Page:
Sony A6300 Mirrorless Camera Review — Often Underestimated, Rarely Disappointed
+ Compact body, easier to bring around
+ DSLR-like imaging quality
+ 4K video recording
+ Has a good grip
+ Easy to use
+ Even when the camera dictates the settings, it performs decently
+ Can charge via MicroUSB
+ Has Zebra Assist and Focus Peaking
- No fully-articulating screen
- No touchscreen
- Is known to overheat
- Colours can be a bit off at times
- Has trouble focusing on subjects up-close (changing the lens will fix that)
Mirrorless cameras are a big thing in today’s world, more so than DSLRs at least when it comes to consumers and prosumers. You get something compact and easy to bring around while having the imaging capabilities of a DSLR with the ability to change lenses as well.
Previously, we reviewed the Sony A7S II, which is widely known as a low-light beast. This camera we have here is considered to be that same camera’s little brother. Not that the A7S II was a DSLR to begin with but rather, stepping down from full-frame to APS-C. Without further ado, let’s take a look at the Sony A6300.
Sony A6300 Mirrorless Camera
Once upon a time, people were raving about the imaging qualities of the Sony A6000 mirrorless camera. Having DSLR-like qualities in a compact package was the dream for many. This Sony A6300 is the successor to that very same camera, with various improvements here and there.
While it still has the 24 megapixel APS-C CMOS sensor like its predecessor, it is said to be a newly developed version that will maximize efficiency and overall performance. Other than that, the Sony A6300 now has 4K video recording, a 2,359k dot EVF, 120 fps video recording so you can get awesome slow-mo shots, and weather-sealing.
Despite all that, the most notable difference that will make people jump on this instead of the A6000 would be the addition of the microphone jack. The A6000 had some pretty good video recording capabilities but the lack of a microphone jack hindered it from being utilized to its full potential…unless you get an external recorder.
Together with this Sony A6300, we were given a Sony Vario-Tessar T* E 16-70mm f/4 ZA OSS lens, which is a mid-range zoom lens providing 35mm equivalent focal length range of 24-105mm. In other words, it can provide wide-angle to short telephoto shots.
You can select apertures of f/4 to f/22 and it will be constant no matter how zoomed in or out it currently is, and it also has Optical SteadyShot (OSS) image stabilization so camera shakes will be less of a problem.
What You Need to Know
The Sony A6300 is an APS-C camera, meaning here that compared to full-frame cameras, this one has a 1.5x crop factor. In simpler terms, if you took a full-frame camera and an APS-C camera with the same lenses and shot at the same distance, it will appear more zoomed in on the APS-C camera. This is important to take note as using a 50mm lens on APS-C will look similar to a theoretical 75mm on a full-frame.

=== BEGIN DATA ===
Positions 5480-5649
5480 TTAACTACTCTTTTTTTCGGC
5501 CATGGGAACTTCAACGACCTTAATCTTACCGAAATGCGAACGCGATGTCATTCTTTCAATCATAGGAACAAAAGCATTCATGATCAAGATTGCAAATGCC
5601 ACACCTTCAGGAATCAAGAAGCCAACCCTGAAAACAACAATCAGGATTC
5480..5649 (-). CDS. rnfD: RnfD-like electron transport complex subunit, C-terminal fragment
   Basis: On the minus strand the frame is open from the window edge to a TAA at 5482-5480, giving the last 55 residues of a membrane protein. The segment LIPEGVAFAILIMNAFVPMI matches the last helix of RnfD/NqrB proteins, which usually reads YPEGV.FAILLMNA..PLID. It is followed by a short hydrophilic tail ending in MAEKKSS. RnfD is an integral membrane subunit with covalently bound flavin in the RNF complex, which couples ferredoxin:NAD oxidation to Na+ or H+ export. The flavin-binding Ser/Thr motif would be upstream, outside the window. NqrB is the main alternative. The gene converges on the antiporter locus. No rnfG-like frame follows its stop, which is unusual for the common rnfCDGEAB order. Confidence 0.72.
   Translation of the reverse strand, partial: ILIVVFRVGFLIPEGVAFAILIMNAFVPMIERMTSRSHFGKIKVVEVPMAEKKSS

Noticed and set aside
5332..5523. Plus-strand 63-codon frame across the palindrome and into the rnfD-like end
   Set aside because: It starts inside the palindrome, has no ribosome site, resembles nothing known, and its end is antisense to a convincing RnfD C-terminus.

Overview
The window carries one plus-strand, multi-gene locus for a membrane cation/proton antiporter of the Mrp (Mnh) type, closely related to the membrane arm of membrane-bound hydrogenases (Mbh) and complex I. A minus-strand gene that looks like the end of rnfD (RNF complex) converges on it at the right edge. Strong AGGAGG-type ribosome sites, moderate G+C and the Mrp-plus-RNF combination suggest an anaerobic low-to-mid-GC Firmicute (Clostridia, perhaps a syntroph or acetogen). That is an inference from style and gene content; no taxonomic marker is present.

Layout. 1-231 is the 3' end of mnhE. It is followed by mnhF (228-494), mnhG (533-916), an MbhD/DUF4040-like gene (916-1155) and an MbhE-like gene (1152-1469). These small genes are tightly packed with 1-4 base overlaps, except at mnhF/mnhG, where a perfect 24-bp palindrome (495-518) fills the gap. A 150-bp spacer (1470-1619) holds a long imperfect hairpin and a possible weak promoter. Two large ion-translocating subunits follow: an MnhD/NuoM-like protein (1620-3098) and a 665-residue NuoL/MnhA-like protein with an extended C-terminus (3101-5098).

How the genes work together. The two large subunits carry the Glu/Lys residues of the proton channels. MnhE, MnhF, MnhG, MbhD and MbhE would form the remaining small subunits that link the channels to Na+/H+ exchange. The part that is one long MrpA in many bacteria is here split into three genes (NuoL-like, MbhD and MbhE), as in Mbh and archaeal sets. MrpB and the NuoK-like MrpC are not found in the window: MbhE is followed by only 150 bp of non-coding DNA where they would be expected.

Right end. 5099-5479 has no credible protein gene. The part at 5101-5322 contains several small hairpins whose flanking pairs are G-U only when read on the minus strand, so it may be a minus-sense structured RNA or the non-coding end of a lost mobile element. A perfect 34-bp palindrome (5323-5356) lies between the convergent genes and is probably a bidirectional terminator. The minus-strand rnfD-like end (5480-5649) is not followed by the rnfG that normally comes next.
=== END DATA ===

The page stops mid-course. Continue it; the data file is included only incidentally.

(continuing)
This one was hailed as having one of the best and fastest autofocus systems around. Compared to the A6000’s 198 phase detection points and 25 contrast detection points, the Sony a6300 has a whopping 425 phase detection points and 169 contrast detection points. Since the AF points cover the entire field of view, the camera should be able to effectively track fast-moving subjects across the frame, making it a great camera for capturing action sports or other things with fast movement.
Just like the Sony A7S II, there is no fully articulating screen here. You can swivel it to a certain degree but that’s pretty much about it. There’s also no touchscreen here if that’s what you’re looking for. If it had a fully articulating screen, this might actually be the better option compared to Sony’s own RX100 lineup, but if that doesn’t bother you and you just want touchscreen, the newer Sony A6500 has that.
What I absolutely love about the Sony A6300 is focus peaking and zebra assist. It makes playing with manual focus easy as I know what’s being focused on and how well a particular subject is being focused. While experts will not need this feature, I personally find it important as it not only helps me get a good focus, it gives me assurance on the pictures I’m taking while in manual focus.
Because the Sony A6300 is a mirrorless camera, it’s much smaller than traditional DSLRs. It’s even smaller than Sony’s own A7 lineup, which makes this a very convenient item to bring around anywhere and everywhere especially when paired with this particular zoom lens we were given.
Ease of Use
With a magnesium alloy body, the Sony A6300 feels sturdy despite its light weight. The body has even been improved from its predecessor, making it easier to grip. This is very apparent to me because with most cameras, I need a neck strap because I don’t want it to fall but this is actually the first time I’m confident in using it without the strap.